DC Metro Tragedy Shows Failure of Tangled Governance
Español On Monday, January 12, tragedy struck the DC Metro subway system once again. This time, an electrical failure caused smoke to fill a train near L’Enfant Plaza Metro station, leaving one dead, and about 80 sick or injured.
This is by no means the first time that someone has died because of a major failure on the Metro. No, the agency that governs the system, the Washington Metropolitan Area Transit Authority (WMATA), has a history of preventable failure, death, and injury dating back years. In June 2009, a crash on Metro’s Red line left nine dead and 80 injured.
Much of the blame, albeit not all, falls squarely on the shoulders of WMATA, and the tangled web of indirect oversight that governs it. Neither the federal government, nor the Tri-State Oversight Committee (which oversees Metro’s rail safety), have the ability to place binding regulations on the organization.
Moreover, the agency is funded by an awkward combination of transit fares, and direct and indirect federal, state, and local subsidies. This is a combination bound for poor public decision making if there ever was one. Perverse incentives are abound at every level, from train driver to the system’s board of directors.
If the government is going to provide public transit, designing the governance of the system is key.
If the government is going to provide public transit, designing the governance of the system is key. The goal should be to mitigate the well-known forces that drive organizations to fail at their one and only job: providing mass transit to the population of a given area.
Subsidies for public transit should be clear to their recipients, while the system should refrain from seeking out other goals, such as providing jobs, and spurring economic development. This sounds easy on paper, but in reality, preventing projects from turning into monstrosities is abundantly difficult given the broader framework of government policies.
Free money is everywhere in public life. Federal agencies, flush with cash, are eager to throw money at projects that look good. Local governments want to subsidize mass-transit use for many reasons, including populist appeals (subsidized fares), purported cost savings (less cars on the roads), or other benefits that are hard to quantify (quality of life, “walkability,” etc.).
Infrastructure, and mass transit in particular, is a magnet for such money, and transit agencies would feel foolish to turn it down. Yet, government transfers rarely come without strings. Generally these strings involve moving away from the agency’s primary goal, and toward inefficient secondary goals like those above.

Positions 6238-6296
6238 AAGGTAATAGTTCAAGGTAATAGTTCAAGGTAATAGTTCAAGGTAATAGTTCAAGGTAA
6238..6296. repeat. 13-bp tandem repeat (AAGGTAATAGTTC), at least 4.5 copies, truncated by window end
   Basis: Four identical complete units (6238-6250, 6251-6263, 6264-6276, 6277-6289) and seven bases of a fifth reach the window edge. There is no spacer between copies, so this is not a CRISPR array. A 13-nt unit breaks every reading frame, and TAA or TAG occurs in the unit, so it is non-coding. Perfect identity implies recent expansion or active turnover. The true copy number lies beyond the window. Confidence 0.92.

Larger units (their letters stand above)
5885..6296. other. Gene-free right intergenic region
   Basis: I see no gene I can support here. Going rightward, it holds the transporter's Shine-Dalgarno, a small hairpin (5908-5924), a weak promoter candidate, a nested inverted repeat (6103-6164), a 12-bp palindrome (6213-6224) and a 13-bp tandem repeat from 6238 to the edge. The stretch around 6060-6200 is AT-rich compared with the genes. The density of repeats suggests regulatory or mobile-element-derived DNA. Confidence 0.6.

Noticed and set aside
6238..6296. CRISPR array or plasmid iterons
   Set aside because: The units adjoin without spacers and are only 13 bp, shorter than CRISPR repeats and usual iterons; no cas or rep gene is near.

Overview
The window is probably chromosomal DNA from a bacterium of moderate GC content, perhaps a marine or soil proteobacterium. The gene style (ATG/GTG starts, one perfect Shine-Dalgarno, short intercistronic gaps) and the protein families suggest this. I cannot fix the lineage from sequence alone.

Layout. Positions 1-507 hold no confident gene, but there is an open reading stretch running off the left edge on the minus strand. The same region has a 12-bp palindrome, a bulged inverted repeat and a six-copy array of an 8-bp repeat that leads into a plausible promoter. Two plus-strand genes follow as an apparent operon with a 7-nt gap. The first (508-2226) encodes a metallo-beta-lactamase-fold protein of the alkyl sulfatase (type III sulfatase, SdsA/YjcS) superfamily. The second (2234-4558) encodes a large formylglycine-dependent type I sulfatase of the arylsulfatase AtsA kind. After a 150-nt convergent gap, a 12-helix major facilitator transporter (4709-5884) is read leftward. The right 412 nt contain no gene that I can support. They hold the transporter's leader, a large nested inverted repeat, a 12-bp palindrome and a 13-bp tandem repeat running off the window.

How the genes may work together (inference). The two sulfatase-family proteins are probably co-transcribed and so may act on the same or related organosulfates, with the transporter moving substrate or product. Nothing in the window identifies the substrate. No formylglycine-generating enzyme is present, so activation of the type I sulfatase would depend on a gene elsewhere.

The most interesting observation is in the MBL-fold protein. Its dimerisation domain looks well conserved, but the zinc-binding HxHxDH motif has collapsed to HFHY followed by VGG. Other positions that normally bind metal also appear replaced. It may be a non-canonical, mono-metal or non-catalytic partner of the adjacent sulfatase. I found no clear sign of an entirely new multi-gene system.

Worse still are the incentives to defer maintenance. Governments, especially local governments, have short time horizons. They care far more about the immediate future than the long term. This is the opposite of infrastructure, which involves 30 year, 50 year, or even longer time spans.
In many cases, maintenance is deferred, leading to a deterioration in service quality and causing problems to get worse as they go ignored, often for years. As an example, in 2013, WMATA considered shutting down multiple stations for a six-week period to deal with worsening flooding problems.
Similarly, when multiple governments are charged with oversight of an agency, it is difficult for any individual actor to step in and stop problems at the agency quickly and easily. Worse, they can intentionally allow non-transparent governance in order to maximize the pull of informal influence.
Recently, both the governors of New York and New Jersey vetoed legislation that would reform the Port Authority of New York and New Jersey, an agency long known to be a bastion of patronage and waste.
Making public decisions, especially those as big as how to provide public transit for the nation’s capitol, is difficult. When lines of governance are clear, and subsidies, if present, are simple and transparent, public transit can succeed despite myriad reasons why it should fail.
Such transparency brings market mechanisms back into the system, making for better-run transit. The only way tragedies like the sort that occurred on Monday can be prevented is to to know who to blame when the system breaks down, and to reintroduce a semblance of accountability in systems that have long lacked any form of it.
Edited by Guillermo Jimenez.